The search-and-destroy mission degenerated into a massacre of over 300 unarmed civilians offering no resistance whatsoever. The victims included women, children, and the elderly. As the members of Charlie Company, 11th Brigade, Americal Division entered My Lai, they received express orders from their superiors giving them free license to kill people indiscriminately, and destroy the village. “This is what you have been waiting for,” urged the officers, “and you’ve got it.” The day before the planned attack, Charlie Company was informed by the concerned military authorities that normal citizens dwelling in the village would as a matter of custom leave their homes and go to market by 7. A.M., and therefore it can be safely assumed that whoever was left behind was not a regular citizen and could be in some way or other affiliated to Vietcong. At the briefing, according to some reports, when Captain Ernest Medina was asked about the fate of women and children caught in the line of fire, he expressed no reservations.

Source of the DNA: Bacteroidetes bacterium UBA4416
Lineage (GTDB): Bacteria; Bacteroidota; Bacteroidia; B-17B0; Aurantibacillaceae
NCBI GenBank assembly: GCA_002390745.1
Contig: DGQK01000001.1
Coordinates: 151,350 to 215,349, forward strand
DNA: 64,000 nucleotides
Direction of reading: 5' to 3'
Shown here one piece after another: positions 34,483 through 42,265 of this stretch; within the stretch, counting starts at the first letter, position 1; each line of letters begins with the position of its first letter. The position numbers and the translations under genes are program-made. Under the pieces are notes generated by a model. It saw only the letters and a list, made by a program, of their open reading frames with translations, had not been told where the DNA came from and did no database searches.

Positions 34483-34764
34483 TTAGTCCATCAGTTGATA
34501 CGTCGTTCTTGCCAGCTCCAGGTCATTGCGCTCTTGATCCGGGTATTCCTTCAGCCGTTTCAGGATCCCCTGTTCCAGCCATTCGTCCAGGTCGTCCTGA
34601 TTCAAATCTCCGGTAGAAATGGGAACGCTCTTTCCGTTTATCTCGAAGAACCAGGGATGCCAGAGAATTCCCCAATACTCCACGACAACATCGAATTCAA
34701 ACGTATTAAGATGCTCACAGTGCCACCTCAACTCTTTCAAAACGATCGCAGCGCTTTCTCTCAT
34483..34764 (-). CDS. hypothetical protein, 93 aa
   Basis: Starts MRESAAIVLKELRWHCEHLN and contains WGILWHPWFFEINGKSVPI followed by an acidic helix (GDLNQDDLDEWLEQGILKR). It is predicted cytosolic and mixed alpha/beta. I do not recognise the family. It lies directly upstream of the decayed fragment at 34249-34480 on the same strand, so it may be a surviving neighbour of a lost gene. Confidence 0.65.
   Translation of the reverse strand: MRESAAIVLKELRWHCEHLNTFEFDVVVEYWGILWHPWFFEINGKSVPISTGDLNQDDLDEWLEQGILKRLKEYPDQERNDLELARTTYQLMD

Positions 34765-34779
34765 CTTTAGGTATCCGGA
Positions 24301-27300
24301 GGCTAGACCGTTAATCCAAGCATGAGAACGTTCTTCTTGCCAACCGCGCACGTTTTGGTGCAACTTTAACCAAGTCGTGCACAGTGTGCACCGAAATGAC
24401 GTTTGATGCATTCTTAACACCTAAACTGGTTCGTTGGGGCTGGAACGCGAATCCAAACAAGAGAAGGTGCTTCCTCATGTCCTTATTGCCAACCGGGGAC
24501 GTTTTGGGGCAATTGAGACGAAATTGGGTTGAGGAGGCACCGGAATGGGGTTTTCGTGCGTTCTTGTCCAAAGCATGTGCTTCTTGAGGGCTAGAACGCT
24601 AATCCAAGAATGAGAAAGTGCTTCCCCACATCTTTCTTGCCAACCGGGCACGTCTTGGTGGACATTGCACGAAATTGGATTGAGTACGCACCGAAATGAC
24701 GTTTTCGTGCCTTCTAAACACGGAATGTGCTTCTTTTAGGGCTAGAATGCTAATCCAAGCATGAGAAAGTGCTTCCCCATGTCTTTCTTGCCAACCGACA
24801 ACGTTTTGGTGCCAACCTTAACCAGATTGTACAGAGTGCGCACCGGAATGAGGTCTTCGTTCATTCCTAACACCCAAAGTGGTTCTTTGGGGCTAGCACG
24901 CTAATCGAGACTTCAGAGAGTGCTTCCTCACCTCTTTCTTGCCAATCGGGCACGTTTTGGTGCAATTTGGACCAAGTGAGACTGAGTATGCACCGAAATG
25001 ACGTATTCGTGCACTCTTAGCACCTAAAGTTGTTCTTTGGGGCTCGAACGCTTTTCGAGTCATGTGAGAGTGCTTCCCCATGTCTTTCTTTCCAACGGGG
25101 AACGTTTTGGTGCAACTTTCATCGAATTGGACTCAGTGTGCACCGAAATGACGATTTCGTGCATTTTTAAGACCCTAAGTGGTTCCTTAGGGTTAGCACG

During the meetings leading up to the attack, the brigade commander, Colonel Oran Henderson, demanded more aggression from his soldiers, after expressing his dissatisfaction at the past failed attempts to capture the enemy. It was Lieutenant Colonel Frank Barker who drew up detailed plans for Charlie Company to spearhead the main attack, under the command of Captain Ernest Medina. But even though, most of these senior officials were implicated directly or indirectly in the catastrophe about to happen, all of them, except for William Calley, would deny any responsibility for what happened in My Lai. My Lai massacre would come to be known as the Calley Affair.